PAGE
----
While stray dogs cause problems in public places, protection dogs are becoming a big worry for service peo­ple who have to visit private proper­ties. It’s bad enough going to the gate to deliver the mail, but stepping into the dog’s territory can be extremely dicey. Recently in Hamilton an ambulance attendant rushed into a house to attend a child who needed emergency care, and was attacked by the family dog. The attendant became the patient, and had to leave in the ambulance she came in!

The dogs favoured by security-conscious householders are, first of all, big, and second, not the sort that wag their tail and roll over when strangers approach. A survey in Auckland among 3000 newspaper delivery boys and girls showed that in a three-month period, 68 were at­tacked in the street and 38 at the letterbox. These attacks were more than just dogs rushing at new­comers to express their friend­ship. They were serious, some­times savage, and they were prob­ably the result of owners deliber­ately encouraging their dogs to regard strangers as a threat.

Mark Vette’s advice to people confronted by dogs which mean business is simple: “Stand still, turning side-on to reduce your profile, and avoid eye contact. And although this goes against human behaviour, crouch down. That shows you are submissive. Then depart from the property slowly. You may lose dignity, but you may save yourself from be­ing bitten.”

There are alternatives, such as ul­trasound devices designed to give dogs an unpleasant aural shock, but they cost from $50 to $100, and are not always effective. An automatic umbrella can be a useful accessory, and if you are a big person you can risk telling the dog what you think of it in a loud deep voice—but this may only have temporary effec­tiveness.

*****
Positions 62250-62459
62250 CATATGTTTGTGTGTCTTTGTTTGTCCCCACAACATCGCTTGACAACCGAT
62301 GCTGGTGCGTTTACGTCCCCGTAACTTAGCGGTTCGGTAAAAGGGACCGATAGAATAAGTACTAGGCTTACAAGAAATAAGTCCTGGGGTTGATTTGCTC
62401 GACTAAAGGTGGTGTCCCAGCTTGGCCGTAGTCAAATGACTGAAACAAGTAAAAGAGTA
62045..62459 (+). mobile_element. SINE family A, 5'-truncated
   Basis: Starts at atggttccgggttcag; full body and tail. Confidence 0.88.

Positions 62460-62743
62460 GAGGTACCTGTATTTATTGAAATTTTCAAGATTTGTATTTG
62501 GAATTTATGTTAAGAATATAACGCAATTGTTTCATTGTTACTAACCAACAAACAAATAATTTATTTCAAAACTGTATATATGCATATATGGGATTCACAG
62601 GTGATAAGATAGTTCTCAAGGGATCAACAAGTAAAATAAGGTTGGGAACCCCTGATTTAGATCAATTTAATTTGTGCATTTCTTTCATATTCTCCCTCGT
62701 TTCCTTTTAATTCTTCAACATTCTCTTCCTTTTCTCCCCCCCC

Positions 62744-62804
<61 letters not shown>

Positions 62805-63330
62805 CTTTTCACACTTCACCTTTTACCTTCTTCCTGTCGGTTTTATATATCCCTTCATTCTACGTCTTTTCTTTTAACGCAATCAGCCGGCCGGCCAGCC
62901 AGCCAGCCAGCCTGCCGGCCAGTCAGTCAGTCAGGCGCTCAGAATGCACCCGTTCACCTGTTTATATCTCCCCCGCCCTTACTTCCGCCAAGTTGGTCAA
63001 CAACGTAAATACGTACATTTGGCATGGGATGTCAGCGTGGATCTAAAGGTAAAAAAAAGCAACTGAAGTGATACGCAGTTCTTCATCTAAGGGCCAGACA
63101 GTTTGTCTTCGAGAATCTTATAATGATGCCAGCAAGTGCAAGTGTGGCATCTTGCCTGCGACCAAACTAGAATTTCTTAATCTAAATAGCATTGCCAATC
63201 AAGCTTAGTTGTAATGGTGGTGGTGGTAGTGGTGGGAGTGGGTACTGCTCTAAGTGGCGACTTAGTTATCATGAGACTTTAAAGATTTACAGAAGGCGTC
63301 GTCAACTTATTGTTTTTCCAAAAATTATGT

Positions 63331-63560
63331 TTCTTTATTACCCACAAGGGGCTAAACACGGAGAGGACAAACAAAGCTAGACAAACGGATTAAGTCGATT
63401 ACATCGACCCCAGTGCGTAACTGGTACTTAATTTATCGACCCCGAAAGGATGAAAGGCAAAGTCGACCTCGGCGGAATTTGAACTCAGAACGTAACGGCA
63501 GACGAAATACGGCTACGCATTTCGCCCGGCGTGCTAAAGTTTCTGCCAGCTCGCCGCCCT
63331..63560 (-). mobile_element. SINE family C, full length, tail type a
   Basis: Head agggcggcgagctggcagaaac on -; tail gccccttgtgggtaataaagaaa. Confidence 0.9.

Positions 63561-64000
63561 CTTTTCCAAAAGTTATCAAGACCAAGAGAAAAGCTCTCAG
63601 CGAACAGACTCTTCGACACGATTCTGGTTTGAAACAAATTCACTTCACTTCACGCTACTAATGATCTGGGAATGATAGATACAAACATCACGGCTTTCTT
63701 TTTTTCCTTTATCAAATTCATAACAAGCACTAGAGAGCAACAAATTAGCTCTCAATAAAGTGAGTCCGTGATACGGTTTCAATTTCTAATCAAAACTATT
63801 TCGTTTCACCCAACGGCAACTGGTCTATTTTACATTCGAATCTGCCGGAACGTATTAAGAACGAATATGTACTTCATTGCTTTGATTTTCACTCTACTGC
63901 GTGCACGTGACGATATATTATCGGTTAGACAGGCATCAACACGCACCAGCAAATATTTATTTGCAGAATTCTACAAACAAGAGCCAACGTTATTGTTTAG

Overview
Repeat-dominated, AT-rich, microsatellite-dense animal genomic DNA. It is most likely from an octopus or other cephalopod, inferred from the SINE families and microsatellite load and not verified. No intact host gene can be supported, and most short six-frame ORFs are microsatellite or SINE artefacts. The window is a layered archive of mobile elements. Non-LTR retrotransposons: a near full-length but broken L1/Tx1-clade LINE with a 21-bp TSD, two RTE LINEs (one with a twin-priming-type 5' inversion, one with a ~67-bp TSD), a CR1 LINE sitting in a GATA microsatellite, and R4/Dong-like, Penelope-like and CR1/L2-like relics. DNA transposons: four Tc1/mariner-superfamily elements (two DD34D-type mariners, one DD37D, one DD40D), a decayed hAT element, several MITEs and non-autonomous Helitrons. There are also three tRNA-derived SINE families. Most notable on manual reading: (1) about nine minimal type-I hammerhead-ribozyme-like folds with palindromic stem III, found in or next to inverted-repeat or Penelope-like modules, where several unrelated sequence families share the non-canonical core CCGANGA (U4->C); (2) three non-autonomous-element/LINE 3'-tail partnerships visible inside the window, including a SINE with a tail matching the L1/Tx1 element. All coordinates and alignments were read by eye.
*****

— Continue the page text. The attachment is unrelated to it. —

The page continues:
And how does the law protect the citizen from dog attack?

Under current legislation, owners of a dog are liable for any damage done by their dog. The injured person does not have to prove “previous mischievous propensity” in the dog, which means that the first time it attacks or injures, the owner is liable.

Section 56 of the Dog Control and Hydatids Act, 1982, states that “any person who sees a dog attacking any person, stock or poultry, or who is himself attacked by any such dog, may forthwith either seize or destroy the dog.” The Act also comes down hard on the owners of dogs which rush at cars or people, and owners of potentially dangerous dogs are bound under the Act to keep their animals muzzled or confined in public places.

The law is not toothless when it comes to dogs, but there is a strong public lobby for even tougher regula­tions and penalties. The Department of Internal Affairs, which is currently reviewing the Act, recommends in its report that a maximum penalty of one year’s imprisonment or a $5,000 fine or both apply to the owner of a dog which causes serious injury to a person.

In New Zealand, one of the most distressing activities of out-of-con­trol dogs is the harassment and even killing of sheep. Garth Jennens, a New Zealand animal behaviourist who has been researching dog attacks on sheep in Western Australia, recently published his findings, which con­tained a number of surprising con­clusions.

The first point to realise, says Jennens, is that dogs are dogs, and it is pointless for an owner to argue that their little Fifi could not possibly go out and kill. Almost any dog is capa­ble of killing sheep, and the fact that it is sleeping on the doorstep when you wake up in the morning is no proof of innocence. Attacks can hap­pen any time, but 80 per cent occur between 5 a.m. and 7 a.m. You cannot breed this killing instinct out of the species. If you did, they wouldn’t be dogs.

The popular image of killer dogs going around in packs, however, is a myth. Ninety per cent of dogs that kill sheep are pets, working on their own or with another dog, and they come in all sizes and breeds. They can be obedient companions or top working dogs for years, and then, all of a sudden, something triggers off a primordial urge to hunt and kill. “As far as they’re concerned, they regard stock as another food resource,” says Paul Stephenson.